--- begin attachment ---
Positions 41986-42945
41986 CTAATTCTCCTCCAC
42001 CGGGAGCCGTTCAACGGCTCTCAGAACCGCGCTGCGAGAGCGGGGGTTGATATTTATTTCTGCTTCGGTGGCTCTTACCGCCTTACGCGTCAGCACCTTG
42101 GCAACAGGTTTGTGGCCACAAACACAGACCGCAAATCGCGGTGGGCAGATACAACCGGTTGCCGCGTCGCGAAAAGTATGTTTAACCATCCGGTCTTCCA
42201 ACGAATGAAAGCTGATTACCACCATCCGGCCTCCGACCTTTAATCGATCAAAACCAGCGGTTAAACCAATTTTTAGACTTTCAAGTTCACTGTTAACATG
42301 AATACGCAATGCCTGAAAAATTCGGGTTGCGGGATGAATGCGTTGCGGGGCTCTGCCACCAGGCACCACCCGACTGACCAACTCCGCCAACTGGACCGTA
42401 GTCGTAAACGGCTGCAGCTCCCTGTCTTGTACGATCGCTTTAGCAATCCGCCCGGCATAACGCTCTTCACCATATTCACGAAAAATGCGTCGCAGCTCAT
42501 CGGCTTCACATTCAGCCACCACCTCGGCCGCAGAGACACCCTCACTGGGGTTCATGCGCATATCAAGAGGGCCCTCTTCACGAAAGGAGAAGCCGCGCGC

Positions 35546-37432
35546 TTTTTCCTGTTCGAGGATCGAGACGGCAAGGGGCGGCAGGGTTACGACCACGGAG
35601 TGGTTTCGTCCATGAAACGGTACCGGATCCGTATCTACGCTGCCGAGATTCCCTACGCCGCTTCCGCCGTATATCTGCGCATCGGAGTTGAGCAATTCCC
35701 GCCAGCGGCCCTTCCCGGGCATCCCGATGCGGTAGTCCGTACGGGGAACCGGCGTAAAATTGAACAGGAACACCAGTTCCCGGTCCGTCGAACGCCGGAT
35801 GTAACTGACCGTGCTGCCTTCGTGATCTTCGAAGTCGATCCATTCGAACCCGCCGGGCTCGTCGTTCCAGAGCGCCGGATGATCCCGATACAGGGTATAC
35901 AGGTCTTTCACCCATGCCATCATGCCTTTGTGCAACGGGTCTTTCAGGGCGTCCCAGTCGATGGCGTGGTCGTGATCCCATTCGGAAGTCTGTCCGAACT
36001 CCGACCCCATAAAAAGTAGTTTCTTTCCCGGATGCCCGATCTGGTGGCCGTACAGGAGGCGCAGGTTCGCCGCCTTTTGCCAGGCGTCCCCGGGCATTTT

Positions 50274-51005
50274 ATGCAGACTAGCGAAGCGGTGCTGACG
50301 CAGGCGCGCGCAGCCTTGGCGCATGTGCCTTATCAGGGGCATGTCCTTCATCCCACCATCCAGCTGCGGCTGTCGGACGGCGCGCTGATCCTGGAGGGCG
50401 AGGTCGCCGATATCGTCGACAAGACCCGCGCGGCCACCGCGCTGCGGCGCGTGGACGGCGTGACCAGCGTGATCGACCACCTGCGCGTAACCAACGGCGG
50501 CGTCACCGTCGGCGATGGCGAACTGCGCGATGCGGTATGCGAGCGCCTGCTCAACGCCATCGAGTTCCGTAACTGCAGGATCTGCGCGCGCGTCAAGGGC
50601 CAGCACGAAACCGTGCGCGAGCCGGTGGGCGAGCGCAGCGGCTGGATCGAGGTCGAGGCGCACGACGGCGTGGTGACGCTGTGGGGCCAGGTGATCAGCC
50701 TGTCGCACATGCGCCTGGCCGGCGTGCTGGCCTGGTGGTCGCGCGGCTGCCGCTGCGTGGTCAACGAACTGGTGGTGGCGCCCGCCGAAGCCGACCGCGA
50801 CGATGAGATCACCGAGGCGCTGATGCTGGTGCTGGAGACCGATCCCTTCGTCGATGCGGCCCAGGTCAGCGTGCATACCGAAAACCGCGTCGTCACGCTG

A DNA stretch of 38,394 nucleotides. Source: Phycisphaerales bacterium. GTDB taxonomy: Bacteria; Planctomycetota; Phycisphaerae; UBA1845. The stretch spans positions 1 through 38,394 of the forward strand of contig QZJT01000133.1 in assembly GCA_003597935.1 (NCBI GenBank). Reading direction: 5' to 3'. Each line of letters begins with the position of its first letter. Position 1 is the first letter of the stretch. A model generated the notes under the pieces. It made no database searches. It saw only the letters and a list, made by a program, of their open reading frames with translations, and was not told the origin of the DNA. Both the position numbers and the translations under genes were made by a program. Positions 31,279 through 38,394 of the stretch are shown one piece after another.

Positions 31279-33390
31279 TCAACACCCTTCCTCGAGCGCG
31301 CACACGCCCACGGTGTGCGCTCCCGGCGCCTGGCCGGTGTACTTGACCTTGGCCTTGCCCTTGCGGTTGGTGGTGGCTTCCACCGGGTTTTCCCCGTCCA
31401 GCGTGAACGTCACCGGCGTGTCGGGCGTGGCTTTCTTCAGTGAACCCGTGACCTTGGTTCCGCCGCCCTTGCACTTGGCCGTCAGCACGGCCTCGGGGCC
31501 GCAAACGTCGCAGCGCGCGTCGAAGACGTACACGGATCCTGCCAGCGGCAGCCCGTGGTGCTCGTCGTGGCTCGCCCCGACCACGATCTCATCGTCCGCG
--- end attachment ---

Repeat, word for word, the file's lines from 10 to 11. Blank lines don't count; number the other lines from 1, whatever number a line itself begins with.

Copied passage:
35546 TTTTTCCTGTTCGAGGATCGAGACGGCAAGGGGCGGCAGGGTTACGACCACGGAG
35601 TGGTTTCGTCCATGAAACGGTACCGGATCCGTATCTACGCTGCCGAGATTCCCTACGCCGCTTCCGCCGTATATCTGCGCATCGGAGTTGAGCAATTCCC